Doctoral Dissertation Defense: Olivero

April 28, 2022
Submitted By: Karla Loya

Resilient Latinas Making Generational Change: 
The Resiliency of Latinas in Higher Education 


Thursday, May 5, 2022

10:00 a.m.- 11:30 a.m.

Zoom: (Password: EDD)


Dissertation Defense by

Maribel Olivero


Through a strengths-based narrative, this qualitative study examined the academic resiliency of Latinas in higher education as they pursued their college degrees. This qualitative study employed a narrative inquiry design and consisted of in-depth interviews with 15 Latinas who are college graduates and overcame challenges to learn about their college experiences and determine the protective factors they utilized to mitigate against failure and promote resiliency. Participants attended various higher education institutions across the United States, both public and private. The Academic Resiliency Model (Morales, 2008a) was utilized as a theoretical framework for this study. 


The narrative stories presented in this study enrich our knowledge of the intricacies of the Latina college experience as they share their stories of resilience and how they persisted in the face of adversity to complete their degrees. Data analysis led to the identification of three types of protective factors instrumental to their success: Personal-Internal Factors, Personal-External Factors, and College Empowerment Factors. The Latinas in this study learned to persevere, valued education, had a strong work ethic, endured challenging and traumatic events but remained resilient and continued to pursue their degrees. Latinas continue to be a growing population in college enrollments (NCES, 2019), and with adequate systematic changes and support, they can and do graduate from college. This study contributes to the research in this field and allows us to view the complexities faced by Latinas in pursuit of a college education. More studies need to be conducted to address the challenges faced by Latina college students and promote resiliency.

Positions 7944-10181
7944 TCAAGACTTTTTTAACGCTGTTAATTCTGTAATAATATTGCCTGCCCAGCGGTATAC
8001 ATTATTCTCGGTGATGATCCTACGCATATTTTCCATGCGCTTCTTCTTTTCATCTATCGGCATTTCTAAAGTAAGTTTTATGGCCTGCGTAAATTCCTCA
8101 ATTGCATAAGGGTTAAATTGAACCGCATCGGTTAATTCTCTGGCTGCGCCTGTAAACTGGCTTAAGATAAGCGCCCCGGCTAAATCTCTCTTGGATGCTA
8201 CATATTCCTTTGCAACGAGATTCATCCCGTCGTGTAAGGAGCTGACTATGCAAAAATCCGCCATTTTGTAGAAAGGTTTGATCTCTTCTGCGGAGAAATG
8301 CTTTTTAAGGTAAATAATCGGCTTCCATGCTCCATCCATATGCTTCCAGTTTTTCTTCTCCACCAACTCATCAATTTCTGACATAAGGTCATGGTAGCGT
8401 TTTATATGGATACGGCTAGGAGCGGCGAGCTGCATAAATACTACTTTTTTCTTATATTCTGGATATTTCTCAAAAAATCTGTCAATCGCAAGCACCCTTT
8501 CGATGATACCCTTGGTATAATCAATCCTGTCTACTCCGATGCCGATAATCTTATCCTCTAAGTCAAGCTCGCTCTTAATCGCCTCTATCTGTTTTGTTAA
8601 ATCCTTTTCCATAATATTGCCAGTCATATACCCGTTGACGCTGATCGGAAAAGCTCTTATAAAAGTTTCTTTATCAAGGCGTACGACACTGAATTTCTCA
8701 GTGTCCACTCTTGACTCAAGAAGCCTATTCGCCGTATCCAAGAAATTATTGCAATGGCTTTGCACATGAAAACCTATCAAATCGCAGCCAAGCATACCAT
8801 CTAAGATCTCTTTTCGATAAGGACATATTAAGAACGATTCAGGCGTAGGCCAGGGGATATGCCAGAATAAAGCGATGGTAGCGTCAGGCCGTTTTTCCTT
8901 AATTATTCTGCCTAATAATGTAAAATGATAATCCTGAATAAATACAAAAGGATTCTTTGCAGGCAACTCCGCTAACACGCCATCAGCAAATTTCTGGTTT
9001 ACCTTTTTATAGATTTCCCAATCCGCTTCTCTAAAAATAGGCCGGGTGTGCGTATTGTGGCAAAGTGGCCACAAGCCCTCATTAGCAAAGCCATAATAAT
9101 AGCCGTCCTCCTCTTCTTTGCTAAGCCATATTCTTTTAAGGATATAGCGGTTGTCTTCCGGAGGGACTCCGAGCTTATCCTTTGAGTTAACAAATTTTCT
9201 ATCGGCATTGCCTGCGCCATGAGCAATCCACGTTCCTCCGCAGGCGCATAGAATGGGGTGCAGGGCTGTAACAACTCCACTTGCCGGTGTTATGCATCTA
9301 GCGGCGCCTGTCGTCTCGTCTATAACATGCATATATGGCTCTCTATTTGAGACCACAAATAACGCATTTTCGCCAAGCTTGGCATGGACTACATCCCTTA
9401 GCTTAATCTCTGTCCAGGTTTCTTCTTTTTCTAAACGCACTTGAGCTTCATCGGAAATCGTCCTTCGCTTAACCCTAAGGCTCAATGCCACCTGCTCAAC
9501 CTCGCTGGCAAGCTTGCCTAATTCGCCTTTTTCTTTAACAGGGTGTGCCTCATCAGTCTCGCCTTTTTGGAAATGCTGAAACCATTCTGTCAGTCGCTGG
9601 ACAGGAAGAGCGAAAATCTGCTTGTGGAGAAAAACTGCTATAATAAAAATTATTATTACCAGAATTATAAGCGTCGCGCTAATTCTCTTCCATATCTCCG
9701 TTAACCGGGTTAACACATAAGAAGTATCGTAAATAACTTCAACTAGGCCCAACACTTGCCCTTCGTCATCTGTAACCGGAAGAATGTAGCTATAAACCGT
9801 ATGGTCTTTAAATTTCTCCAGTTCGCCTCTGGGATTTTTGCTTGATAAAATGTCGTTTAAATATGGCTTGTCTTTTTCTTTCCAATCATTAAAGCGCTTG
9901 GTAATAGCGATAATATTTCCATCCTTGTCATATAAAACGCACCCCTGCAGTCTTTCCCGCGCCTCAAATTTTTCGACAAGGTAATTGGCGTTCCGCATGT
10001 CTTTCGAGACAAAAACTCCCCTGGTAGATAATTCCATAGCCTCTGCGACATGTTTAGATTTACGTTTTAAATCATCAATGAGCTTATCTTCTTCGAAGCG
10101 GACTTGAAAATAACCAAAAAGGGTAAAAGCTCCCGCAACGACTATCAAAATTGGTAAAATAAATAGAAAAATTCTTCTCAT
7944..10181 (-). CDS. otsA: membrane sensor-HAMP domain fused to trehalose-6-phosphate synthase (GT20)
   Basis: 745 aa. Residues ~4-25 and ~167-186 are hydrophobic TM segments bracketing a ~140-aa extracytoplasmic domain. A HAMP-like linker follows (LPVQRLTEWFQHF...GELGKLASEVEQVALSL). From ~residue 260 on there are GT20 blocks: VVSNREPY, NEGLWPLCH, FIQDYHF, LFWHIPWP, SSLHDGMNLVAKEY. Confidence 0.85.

Maribel Olivero is the Director of Bilingual Education, ESOL, and World Languages at an urban K-12 school district in New England. She holds a Sixth-Year Diploma in Educational Leadership, a Master’s Degree in Education, with a focus in Curriculum and Instruction, and a Bachelor’s Degree in Human Development and Family Relations from the University of Connecticut.